Coronavirus Infections/epidemiology , Global Health , Noncommunicable Diseases/epidemiology , Pneumonia, Viral/epidemiology , Age Factors , Aged , Aged, 80 and over , Betacoronavirus/pathogenicity , COVID-19 , Cause of Death , Coronavirus Infections/mortality , Coronavirus Infections/prevention & control , Coronavirus Infections/virology , Cost of Illness , Databases, Factual , Female , Health Services Needs and Demand , Health Status Disparities , Healthcare Disparities , Host-Pathogen Interactions , Humans , Incidence , Infection Control , Male , Middle Aged , Needs Assessment , Noncommunicable Diseases/mortality , Noncommunicable Diseases/prevention & control , Pandemics/prevention & control , Pneumonia, Viral/mortality , Pneumonia, Viral/prevention & control , Pneumonia, Viral/virology , Prognosis , Risk Factors , SARS-CoV-2 , Time Factors
11.
J Stroke Cerebrovasc Dis ; 29(9): 104938, 2020 Sep.
Article in English | MEDLINE | ID: covidwho-210006

ABSTRACT

BACKGROUND AND PURPOSE: The novel severe acute respiratory syndrome coronavirus 2 (SARS-Cov-2), now named coronavirus disease 2019 (COVID-19), may change the risk of stroke through an enhanced systemic inflammatory response, hypercoagulable state, and endothelial damage in the cerebrovascular system. Moreover, due to the current pandemic, some countries have prioritized health resources towards COVID-19 management, making it more challenging to appropriately care for other potentially disabling and fatal diseases such as stroke. The aim of this study is to identify and describe changes in stroke epidemiological trends before, during, and after the COVID-19 pandemic. METHODS: This is an international, multicenter, hospital-based study on stroke incidence and outcomes during the COVID-19 pandemic. We will describe patterns in stroke management, stroke hospitalization rate, and stroke severity, subtype (ischemic/hemorrhagic), and outcomes (including in-hospital mortality) in 2020 during COVID-19 pandemic, comparing them with the corresponding data from 2018 and 2019, and subsequently 2021. We will also use an interrupted time series (ITS) analysis to assess the change in stroke hospitalization rates before, during, and after COVID-19, in each participating center. CONCLUSION: The proposed study will potentially enable us to better understand the changes in stroke care protocols, differential hospitalization rate, and severity of stroke, as it pertains to the COVID-19 pandemic. Ultimately, this will help guide clinical-based policies surrounding COVID-19 and other similar global pandemics to ensure that management of cerebrovascular comorbidity is appropriately prioritized during the global crisis. It will also guide public health guidelines for at-risk populations to reduce risks of complications from such comorbidities.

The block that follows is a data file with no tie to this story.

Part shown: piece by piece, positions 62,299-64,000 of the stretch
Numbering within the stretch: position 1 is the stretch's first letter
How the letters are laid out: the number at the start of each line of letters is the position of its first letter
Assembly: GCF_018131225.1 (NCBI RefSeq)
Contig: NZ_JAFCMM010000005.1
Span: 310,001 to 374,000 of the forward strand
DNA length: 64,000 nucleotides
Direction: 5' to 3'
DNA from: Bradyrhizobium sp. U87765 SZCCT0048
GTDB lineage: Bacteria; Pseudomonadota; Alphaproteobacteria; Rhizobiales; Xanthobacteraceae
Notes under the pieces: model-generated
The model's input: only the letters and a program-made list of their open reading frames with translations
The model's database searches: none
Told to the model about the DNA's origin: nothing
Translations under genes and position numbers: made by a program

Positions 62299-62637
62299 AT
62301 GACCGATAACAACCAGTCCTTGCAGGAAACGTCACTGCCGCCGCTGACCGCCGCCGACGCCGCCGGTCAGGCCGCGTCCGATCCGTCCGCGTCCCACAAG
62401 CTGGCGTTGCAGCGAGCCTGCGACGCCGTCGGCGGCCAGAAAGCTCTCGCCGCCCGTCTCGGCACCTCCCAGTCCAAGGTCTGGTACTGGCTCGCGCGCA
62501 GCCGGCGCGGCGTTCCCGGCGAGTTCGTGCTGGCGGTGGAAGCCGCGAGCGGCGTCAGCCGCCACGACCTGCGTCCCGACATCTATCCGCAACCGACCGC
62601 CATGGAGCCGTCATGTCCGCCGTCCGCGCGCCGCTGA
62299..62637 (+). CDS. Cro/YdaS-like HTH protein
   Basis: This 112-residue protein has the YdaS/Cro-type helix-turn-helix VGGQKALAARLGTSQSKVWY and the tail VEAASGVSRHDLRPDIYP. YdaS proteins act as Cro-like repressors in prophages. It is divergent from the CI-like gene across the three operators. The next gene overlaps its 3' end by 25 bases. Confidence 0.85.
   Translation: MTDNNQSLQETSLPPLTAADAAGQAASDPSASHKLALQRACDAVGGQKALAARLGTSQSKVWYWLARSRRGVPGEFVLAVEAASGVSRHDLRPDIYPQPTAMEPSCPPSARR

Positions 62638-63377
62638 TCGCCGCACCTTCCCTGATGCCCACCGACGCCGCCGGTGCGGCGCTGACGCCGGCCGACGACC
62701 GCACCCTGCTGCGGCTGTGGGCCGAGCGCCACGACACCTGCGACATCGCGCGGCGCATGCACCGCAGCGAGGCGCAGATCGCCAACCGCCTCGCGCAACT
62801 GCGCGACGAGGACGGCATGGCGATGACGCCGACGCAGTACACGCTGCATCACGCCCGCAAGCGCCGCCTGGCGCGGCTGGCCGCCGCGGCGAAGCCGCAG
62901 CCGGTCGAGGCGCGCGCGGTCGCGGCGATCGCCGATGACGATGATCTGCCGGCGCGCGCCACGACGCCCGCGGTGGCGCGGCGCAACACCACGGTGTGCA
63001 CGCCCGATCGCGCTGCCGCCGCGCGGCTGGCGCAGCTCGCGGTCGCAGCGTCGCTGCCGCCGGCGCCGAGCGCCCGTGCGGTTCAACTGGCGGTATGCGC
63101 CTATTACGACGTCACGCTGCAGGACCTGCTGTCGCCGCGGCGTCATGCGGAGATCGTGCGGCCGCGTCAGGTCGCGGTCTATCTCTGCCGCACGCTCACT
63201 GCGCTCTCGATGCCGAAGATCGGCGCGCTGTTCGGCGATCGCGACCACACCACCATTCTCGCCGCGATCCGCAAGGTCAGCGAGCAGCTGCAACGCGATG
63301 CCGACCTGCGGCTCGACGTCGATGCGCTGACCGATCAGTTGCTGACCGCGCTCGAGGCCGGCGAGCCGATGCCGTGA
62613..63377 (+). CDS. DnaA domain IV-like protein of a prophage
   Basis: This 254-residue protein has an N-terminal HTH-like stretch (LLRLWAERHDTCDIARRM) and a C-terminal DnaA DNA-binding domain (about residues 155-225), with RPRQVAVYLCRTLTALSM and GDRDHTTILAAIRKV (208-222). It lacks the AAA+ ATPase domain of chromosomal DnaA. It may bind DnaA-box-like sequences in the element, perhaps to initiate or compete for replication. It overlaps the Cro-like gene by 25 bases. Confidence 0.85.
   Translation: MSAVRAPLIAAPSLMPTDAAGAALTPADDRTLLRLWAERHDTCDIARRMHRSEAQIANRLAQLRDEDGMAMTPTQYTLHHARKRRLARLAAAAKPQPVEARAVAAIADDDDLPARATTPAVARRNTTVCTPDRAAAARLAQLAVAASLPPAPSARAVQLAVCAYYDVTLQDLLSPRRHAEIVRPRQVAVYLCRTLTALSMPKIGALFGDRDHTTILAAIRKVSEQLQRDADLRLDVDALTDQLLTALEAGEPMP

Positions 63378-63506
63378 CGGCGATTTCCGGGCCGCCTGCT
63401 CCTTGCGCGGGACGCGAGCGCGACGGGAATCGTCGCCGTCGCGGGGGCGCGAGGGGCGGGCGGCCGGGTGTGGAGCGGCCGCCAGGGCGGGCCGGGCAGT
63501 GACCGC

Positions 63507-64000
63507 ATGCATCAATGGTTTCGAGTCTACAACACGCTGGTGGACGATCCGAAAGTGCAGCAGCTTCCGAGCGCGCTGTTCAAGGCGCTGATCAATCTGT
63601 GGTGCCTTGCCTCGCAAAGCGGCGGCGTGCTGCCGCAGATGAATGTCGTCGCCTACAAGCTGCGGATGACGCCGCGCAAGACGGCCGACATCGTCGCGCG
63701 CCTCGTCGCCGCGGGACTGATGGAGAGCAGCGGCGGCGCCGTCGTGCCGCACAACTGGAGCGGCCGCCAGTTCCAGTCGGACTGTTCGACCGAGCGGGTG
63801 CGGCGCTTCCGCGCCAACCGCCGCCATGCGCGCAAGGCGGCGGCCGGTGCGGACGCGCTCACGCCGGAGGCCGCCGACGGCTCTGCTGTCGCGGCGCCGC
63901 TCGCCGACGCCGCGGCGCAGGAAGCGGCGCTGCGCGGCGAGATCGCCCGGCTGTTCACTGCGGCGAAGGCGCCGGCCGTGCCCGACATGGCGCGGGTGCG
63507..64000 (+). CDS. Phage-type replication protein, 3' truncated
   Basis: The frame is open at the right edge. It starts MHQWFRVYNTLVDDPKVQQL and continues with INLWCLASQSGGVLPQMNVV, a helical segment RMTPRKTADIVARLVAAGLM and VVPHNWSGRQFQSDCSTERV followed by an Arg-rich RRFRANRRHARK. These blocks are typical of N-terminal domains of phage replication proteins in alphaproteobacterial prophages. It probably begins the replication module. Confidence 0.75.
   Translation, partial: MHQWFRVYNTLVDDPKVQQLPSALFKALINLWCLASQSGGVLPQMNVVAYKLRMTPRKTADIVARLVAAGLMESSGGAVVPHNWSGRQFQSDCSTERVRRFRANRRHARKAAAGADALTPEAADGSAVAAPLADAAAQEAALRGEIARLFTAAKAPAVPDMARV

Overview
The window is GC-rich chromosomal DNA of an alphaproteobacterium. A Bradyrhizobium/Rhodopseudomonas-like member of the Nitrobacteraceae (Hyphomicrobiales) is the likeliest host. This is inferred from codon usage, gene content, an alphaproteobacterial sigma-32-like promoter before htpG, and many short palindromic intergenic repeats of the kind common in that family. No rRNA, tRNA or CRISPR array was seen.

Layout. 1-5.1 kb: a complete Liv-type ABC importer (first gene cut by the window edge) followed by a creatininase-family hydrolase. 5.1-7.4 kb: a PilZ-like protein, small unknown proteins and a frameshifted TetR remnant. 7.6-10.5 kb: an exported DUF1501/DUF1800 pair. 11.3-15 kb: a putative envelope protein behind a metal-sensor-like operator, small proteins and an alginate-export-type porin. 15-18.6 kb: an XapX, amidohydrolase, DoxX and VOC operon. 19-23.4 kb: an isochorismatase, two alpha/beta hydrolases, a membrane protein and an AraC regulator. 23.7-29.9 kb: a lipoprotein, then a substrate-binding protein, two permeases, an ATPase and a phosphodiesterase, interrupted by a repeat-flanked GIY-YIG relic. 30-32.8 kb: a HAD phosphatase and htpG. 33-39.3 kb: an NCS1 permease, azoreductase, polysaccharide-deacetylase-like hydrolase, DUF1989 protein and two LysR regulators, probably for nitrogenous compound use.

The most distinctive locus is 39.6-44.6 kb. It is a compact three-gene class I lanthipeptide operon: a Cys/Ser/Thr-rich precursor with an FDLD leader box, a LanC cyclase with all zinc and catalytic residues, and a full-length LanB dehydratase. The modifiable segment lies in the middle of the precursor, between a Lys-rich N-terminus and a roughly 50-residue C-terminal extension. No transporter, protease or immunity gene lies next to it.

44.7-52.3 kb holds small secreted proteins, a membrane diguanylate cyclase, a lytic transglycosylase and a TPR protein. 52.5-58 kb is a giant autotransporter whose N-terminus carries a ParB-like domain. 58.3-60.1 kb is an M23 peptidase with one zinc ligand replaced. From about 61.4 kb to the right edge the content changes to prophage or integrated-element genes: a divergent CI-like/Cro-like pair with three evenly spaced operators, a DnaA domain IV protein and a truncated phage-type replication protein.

Subject(s)
Betacoronavirus/pathogenicity , Coronavirus Infections/epidemiology , Hospitalization/trends , Pneumonia, Viral/epidemiology , Practice Patterns, Physicians'/trends , Stroke/epidemiology , Stroke/therapy , COVID-19 , Comorbidity , Coronavirus Infections/diagnosis , Coronavirus Infections/mortality , Coronavirus Infections/virology , Healthcare Disparities/trends , Hospital Mortality/trends , Host-Pathogen Interactions , Humans , Incidence , Interrupted Time Series Analysis , Pandemics , Pneumonia, Viral/diagnosis , Pneumonia, Viral/mortality , Pneumonia, Viral/virology , Prospective Studies , Registries , Retrospective Studies , Risk Factors , SARS-CoV-2 , Stroke/diagnosis , Stroke/mortality , Time Factors , Treatment Outcome